Is there some built-in routine, some easier method to change variables of integration, without/before solving the integral? Say I have

Integrate[expression1[x, y, z], x, y, z]

how to change it to

Integrate[expression2[r, theta, phi], r, theta, phi]

3 Answers 3


For the specific example of Cartesian -> Spherical transformation, you could use

TransformedField["Cartesian" -> "Spherical", expression1[x, y, z], {x,y,z} -> {r, theta, phi}] * 
  CoordinateTransformData["Spherical" -> "Cartesian", "MappingJacobianDeterminant"][{r, theta, phi}]

to get expression2[r, theta, phi]

Alternatively, you could use CoordinateChartData["Spherical", "VolumeFactor"][{r, theta, phi}] in the integral.

This functionality is new in version 9. In version 8, you'd have to do the calculations by hand:

mapping = {x, y, z} -> {r Cos[phi] Sin[theta], r Sin[phi] Sin[theta], r Cos[theta]}
jd = Simplify@Det@D[mapping[[2]], {{r, theta, phi}}]

expression1[x, y, z] jd /. Thread[mapping]
  • $\begingroup$ This looks nice, but anything for ver. 8? $\endgroup$
    – Vladimir
    Commented Mar 12, 2013 at 17:48
  • $\begingroup$ Ok, I can get around with JacobianDeterminant for now. I was just hoping there are some bulit-in routines, and it's true for ver. 9. Thanks $\endgroup$
    – Vladimir
    Commented Mar 12, 2013 at 17:52
  • $\begingroup$ @Vladimir I don't think there are builtins for v8, see my update $\endgroup$
    – Szabolcs
    Commented Mar 12, 2013 at 17:55
  • $\begingroup$ @Szabolcs I see you were already talking about JacobianDeterminant, but I don't see it spelled out anywhere. So I added an answer containing that approach and a variation thereof. $\endgroup$
    – Jens
    Commented Mar 12, 2013 at 18:06

For completeness, in version 8 (and version 9 too) you can load the VectorAnalysis package and do one of the following:


JacobianDeterminant[Spherical[r, θ, ϕ]]
(* ==> r^2 Sin[θ] *)

Times @@ ScaleFactors[Spherical[r, θ, ϕ]]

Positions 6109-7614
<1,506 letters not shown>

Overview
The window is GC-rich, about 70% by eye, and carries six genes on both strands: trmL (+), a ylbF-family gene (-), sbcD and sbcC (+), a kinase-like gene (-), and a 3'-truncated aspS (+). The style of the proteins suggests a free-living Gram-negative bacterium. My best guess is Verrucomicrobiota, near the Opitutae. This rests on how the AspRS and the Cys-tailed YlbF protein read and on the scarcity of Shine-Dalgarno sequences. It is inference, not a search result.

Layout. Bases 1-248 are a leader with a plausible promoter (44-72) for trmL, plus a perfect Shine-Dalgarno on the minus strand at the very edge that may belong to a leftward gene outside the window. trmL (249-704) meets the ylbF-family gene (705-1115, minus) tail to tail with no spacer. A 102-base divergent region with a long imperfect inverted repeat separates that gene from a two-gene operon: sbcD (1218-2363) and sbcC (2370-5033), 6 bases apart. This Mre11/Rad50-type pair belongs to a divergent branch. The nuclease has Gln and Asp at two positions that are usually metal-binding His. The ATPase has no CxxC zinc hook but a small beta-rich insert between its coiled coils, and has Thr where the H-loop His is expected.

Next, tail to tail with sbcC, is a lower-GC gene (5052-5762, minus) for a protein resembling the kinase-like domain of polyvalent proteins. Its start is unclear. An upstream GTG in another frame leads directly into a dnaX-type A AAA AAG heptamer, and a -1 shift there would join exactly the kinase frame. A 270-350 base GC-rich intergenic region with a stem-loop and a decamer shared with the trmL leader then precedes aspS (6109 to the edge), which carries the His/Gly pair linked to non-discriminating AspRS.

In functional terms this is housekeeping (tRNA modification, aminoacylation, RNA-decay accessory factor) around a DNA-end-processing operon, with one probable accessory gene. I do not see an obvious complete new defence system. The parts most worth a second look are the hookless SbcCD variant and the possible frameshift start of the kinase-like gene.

(* ==> r^2 Sin[θ] *)

So instead of invoking JacobianDeterminant, you can get the scale factors individually. The coordinates ($r$, $\theta$, $\phi$) in each case can be named as I did above - if you leave that out, it defaults to built-in capitalized standard names.

Putting this into an integral

To show that this leads to a syntax which is significantly more concise than the new version 9 syntax, see this specific integral. I define a function of Cartesian variables, then do the variable transformation in the integral, as was asked for in the question:

f[x_, y_, z_] := x + 2 y + z

 f @@ CoordinatesToCartesian[#, Spherical @@ #] JacobianDeterminant[
     Spherical @@ #] &@{r, θ, ϕ},
 r, θ, ϕ]

  -(1/8) r^4 (ϕ Cos[θ]^2 + θ (2 Cos[ϕ] - 
      Sin[ϕ]) + 
   Cos[θ] Sin[θ] (-2 Cos[ϕ] + Sin[ϕ]))

I honestly think this is much prettier than what you now have to write in version 9. But I also like the completely manual approach in Szabolcs' answer.

  • $\begingroup$ However, methods from "VectorAnalysis" are limited to 3D. This is why for ver. 8. I would even do explicit calculation, like Szabolcs. $\endgroup$
    – Vladimir
    Commented Mar 12, 2013 at 18:24
  • 1
    $\begingroup$ Sure, but your example is also 3D. And the price you pay in version 9 is a much more lengthy syntax. I'll show the much more concise integration syntax for my approach in an edited answer. $\endgroup$
    – Jens
    Commented Mar 12, 2013 at 18:31
  • $\begingroup$ I haven't used this package before. You're right that it is simpler than what v9 offers. Maybe new Mma functions are getting a bit more wordy than they should be ... $\endgroup$
    – Szabolcs
    Commented Mar 12, 2013 at 18:48
  • $\begingroup$ @Jens Wow, these pure functions are powerful :) Yes, I see what you mean! $\endgroup$
    – Vladimir
    Commented Mar 12, 2013 at 18:55

In v13.1 IntegrateChangeVariables is introduced:

 Inactive[Integrate][f[x, y, z], x, y, z], 
 {r, θ, ϕ}, "Cartesian" -> "Spherical"]
(* Inactive[Integrate][
     r^2 f[r Cos[ϕ] Sin[θ], r Sin[θ] Sin[ϕ], r Cos[θ]] Sin[θ], 
     r, θ, ϕ, 
     Assumptions -> 
       x ∈ Reals && y ∈ Reals && z ∈ Reals && 
       r > 0 && 0 < θ < π && -π < ϕ <= π] *)

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